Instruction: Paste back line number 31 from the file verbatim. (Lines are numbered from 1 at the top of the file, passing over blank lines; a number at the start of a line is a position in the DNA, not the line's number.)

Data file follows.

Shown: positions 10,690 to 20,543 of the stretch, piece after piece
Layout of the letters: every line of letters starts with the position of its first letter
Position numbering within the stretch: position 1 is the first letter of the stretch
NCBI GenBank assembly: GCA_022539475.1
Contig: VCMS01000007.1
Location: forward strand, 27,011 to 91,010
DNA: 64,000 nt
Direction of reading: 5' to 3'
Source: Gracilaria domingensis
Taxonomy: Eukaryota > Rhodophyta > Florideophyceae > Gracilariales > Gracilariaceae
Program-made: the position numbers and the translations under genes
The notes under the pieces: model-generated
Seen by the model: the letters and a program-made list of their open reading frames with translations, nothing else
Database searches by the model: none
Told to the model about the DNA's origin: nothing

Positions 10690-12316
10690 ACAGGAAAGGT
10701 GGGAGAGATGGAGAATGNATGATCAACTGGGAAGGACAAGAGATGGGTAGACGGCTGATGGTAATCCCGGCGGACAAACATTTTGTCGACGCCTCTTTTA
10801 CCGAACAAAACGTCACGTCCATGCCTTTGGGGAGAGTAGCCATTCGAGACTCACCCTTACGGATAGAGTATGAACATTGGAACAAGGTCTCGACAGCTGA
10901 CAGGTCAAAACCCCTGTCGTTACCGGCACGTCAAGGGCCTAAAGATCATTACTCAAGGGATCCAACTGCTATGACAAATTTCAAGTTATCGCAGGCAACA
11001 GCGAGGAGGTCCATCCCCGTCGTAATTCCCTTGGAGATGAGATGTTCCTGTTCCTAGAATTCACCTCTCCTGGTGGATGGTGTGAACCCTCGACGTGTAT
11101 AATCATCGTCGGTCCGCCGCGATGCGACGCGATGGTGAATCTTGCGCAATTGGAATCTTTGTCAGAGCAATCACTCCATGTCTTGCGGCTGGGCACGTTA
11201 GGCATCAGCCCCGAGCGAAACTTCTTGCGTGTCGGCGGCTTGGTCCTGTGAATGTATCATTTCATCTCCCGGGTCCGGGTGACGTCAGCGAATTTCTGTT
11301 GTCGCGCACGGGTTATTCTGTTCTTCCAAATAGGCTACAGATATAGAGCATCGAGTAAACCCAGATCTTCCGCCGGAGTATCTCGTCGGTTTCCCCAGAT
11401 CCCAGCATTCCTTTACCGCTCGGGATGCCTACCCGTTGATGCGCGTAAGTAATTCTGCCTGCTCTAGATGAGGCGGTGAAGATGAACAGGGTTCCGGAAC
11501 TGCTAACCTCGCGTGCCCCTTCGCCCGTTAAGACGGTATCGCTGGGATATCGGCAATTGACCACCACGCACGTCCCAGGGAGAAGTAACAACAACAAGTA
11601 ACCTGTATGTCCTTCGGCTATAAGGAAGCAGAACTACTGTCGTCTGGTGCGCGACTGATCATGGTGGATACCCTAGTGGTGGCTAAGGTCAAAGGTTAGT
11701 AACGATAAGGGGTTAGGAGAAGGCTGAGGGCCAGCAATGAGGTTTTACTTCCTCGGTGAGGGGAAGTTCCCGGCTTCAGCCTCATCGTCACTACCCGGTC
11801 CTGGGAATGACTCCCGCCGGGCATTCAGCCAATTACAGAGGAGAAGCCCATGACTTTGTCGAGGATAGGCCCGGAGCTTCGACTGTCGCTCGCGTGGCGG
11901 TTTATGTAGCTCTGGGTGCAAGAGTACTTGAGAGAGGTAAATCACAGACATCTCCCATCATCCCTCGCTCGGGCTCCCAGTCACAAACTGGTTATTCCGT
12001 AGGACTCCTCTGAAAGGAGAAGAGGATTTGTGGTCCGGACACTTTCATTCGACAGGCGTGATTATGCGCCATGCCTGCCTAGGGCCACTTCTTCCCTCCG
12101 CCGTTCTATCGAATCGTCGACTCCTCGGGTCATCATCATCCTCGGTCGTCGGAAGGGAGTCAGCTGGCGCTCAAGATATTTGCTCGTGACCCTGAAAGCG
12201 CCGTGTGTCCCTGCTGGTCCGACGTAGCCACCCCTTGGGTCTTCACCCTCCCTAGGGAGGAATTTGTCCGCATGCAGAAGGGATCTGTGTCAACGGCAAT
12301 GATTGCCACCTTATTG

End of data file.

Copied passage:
12001 AGGACTCCTCTGAAAGGAGAAGAGGATTTGTGGTCCGGACACTTTCATTCGACAGGCGTGATTATGCGCCATGCCTGCCTAGGGCCACTTCTTCCCTCCG